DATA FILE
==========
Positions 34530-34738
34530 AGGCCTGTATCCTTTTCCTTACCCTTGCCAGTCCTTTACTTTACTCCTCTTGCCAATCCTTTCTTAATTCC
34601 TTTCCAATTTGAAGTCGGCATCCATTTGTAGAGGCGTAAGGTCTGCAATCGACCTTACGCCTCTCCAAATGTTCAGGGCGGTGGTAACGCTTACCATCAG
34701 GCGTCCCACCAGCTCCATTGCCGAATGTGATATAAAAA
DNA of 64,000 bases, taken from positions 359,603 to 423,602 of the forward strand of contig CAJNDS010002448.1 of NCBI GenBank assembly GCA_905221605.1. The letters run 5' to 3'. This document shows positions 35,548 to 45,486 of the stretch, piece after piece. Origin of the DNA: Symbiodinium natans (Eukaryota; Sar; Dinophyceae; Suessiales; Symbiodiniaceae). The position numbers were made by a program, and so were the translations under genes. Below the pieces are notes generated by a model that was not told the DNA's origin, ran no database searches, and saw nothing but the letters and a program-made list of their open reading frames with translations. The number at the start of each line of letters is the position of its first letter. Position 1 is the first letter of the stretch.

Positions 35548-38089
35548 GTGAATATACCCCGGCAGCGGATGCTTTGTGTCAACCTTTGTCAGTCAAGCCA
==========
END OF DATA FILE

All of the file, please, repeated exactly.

Positions 34530-34738
34530 AGGCCTGTATCCTTTTCCTTACCCTTGCCAGTCCTTTACTTTACTCCTCTTGCCAATCCTTTCTTAATTCC
34601 TTTCCAATTTGAAGTCGGCATCCATTTGTAGAGGCGTAAGGTCTGCAATCGACCTTACGCCTCTCCAAATGTTCAGGGCGGTGGTAACGCTTACCATCAG
34701 GCGTCCCACCAGCTCCATTGCCGAATGTGATATAAAAA
DNA of 64,000 bases, taken from positions 359,603 to 423,602 of the forward strand of contig CAJNDS010002448.1 of NCBI GenBank assembly GCA_905221605.1. The letters run 5' to 3'. This document shows positions 35,548 to 45,486 of the stretch, piece after piece. Origin of the DNA: Symbiodinium natans (Eukaryota; Sar; Dinophyceae; Suessiales; Symbiodiniaceae). The position numbers were made by a program, and so were the translations under genes. Below the pieces are notes generated by a model that was not told the DNA's origin, ran no database searches, and saw nothing but the letters and a program-made list of their open reading frames with translations. The number at the start of each line of letters is the position of its first letter. Position 1 is the first letter of the stretch.

Positions 35548-38089
35548 GTGAATATACCCCGGCAGCGGATGCTTTGTGTCAACCTTTGTCAGTCAAGCCA